Lindsay Anderson, working again with Malcolm McDowell and Robert Sherwin, continues his comic comment on corruption in British society when Mick Travis (Malcolm McDowell), the school boy from IF. . ., sets out, like a modern Candide, to make his way in the business world. Anderson stretches the boundaries of cinema with an eclectic use of movies within movies, silent-film-style title cards, surreal fantasies, actors playing multiple parts, and a live soundtrack. Alan Price appears on screen singing several songs. In the lyrics to one song he sings, ‘Someone has to win in the human race, if it isn’t you, then it has to be me’, which is thematically linked to Mick’s rise and fall in his career journey from lowly coffee salesman to assistant to Sir James Burgess (Ralph Richardson), the most evil man in the world.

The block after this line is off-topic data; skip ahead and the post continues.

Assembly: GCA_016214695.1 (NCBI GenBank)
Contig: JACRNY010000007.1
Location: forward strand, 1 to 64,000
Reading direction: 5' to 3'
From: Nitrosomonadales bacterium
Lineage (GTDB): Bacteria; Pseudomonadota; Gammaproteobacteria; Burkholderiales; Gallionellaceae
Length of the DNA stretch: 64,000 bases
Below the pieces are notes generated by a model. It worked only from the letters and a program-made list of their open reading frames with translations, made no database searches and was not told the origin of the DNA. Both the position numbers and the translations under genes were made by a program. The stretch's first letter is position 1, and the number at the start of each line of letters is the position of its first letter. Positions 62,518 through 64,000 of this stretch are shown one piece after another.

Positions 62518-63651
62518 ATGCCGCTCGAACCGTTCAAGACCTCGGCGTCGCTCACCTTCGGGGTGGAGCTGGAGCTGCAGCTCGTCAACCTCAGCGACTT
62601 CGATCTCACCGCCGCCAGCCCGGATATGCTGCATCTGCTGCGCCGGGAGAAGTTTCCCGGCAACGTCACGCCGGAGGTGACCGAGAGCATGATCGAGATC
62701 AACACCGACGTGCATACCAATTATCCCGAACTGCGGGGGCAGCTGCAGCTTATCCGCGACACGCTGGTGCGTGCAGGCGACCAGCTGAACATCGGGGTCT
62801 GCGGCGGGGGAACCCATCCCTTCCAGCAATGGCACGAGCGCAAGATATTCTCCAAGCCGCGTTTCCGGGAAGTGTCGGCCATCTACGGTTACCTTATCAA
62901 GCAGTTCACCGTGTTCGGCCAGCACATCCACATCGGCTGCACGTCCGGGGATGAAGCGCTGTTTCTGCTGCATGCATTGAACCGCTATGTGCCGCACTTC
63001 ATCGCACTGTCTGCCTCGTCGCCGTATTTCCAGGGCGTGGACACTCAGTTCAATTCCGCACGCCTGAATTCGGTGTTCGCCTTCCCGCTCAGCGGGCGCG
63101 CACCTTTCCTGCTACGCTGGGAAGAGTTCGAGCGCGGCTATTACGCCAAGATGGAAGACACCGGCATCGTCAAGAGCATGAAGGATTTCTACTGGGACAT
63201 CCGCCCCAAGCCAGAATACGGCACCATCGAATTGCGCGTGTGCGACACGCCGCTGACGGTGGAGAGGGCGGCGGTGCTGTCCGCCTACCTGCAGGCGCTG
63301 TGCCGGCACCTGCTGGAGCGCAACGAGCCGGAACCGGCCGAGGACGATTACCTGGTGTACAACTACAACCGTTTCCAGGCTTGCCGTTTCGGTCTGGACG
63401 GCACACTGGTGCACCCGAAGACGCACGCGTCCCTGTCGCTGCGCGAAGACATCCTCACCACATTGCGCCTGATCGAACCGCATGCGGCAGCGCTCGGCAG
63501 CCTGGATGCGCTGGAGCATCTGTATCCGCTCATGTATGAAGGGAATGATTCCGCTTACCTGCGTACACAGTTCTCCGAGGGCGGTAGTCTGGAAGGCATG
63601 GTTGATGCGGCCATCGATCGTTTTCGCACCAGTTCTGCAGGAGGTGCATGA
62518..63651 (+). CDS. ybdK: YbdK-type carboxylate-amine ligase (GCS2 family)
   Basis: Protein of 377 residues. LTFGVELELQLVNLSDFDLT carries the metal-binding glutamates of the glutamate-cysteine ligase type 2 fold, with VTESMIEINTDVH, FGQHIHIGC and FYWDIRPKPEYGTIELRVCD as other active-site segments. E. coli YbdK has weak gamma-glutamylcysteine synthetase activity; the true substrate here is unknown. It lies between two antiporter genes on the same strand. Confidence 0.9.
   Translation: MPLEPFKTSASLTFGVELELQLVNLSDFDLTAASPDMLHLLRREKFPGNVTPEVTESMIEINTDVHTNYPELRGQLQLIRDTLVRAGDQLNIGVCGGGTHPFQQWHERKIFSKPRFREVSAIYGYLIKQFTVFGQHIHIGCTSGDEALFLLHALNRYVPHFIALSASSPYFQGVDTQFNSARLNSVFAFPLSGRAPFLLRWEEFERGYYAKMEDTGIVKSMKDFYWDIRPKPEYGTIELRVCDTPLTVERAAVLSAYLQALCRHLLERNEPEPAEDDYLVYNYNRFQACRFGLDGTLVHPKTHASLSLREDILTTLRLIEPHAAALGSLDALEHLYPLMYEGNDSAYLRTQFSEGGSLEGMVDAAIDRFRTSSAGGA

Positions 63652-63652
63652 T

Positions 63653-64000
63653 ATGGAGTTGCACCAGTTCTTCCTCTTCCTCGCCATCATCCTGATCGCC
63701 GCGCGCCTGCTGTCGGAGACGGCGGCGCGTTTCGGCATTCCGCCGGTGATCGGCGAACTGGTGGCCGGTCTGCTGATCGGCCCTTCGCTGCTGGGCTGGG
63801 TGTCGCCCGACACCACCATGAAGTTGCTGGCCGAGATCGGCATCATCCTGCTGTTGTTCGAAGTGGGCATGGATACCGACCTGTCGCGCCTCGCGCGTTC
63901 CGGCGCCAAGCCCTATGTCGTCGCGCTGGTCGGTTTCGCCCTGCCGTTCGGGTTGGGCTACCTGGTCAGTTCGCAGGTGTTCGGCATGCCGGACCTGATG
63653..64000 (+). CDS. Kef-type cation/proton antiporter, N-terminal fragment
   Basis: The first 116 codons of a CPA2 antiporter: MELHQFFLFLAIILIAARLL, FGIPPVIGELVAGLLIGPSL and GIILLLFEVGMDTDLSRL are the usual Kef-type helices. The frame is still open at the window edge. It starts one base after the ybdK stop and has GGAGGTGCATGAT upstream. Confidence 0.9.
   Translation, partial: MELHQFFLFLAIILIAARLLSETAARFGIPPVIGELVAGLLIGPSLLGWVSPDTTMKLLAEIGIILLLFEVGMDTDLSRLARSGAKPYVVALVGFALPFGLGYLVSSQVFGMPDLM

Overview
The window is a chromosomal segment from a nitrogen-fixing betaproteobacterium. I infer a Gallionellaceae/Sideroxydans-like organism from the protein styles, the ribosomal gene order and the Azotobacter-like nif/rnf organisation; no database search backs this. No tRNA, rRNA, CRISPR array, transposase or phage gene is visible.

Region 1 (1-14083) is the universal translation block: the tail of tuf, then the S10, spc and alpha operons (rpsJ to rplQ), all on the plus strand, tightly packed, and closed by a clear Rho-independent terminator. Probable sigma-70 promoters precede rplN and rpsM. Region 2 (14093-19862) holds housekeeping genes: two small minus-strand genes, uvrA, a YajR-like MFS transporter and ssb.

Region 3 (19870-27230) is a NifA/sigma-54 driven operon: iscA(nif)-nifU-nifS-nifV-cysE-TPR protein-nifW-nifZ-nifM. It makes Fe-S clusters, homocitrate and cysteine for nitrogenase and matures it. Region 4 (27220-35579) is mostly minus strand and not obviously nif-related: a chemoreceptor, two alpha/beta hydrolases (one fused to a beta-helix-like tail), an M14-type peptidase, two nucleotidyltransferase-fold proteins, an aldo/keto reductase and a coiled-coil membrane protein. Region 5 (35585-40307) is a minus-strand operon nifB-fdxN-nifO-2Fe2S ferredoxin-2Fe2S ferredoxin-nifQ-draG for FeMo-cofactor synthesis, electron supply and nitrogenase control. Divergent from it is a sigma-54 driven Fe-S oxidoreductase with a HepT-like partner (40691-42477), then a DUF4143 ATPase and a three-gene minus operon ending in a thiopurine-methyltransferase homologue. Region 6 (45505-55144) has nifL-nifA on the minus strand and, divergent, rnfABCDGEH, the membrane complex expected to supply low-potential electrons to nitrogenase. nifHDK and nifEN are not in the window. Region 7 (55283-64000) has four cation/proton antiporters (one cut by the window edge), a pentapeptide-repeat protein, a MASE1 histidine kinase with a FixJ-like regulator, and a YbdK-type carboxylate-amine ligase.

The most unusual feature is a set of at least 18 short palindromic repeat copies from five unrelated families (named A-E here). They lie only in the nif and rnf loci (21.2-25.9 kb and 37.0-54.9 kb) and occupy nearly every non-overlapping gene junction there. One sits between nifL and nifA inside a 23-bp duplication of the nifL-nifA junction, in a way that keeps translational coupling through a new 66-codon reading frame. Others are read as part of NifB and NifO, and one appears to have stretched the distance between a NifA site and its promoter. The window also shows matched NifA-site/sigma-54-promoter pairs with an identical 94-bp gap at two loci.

This is a very fast-paced, wildly creative, cinematic tour-de-force that set the standard for expanding the boundaries of British cinema in the early 1970s. McDowell, who is on screen in almost every scene, keeps the bizarre situations from overwhelming the human emotions with a marvellously expressive performance. In the end, with a sly Zen message, Anderson tells us that in a crazy world we can only look within ourselves for a reason to smile.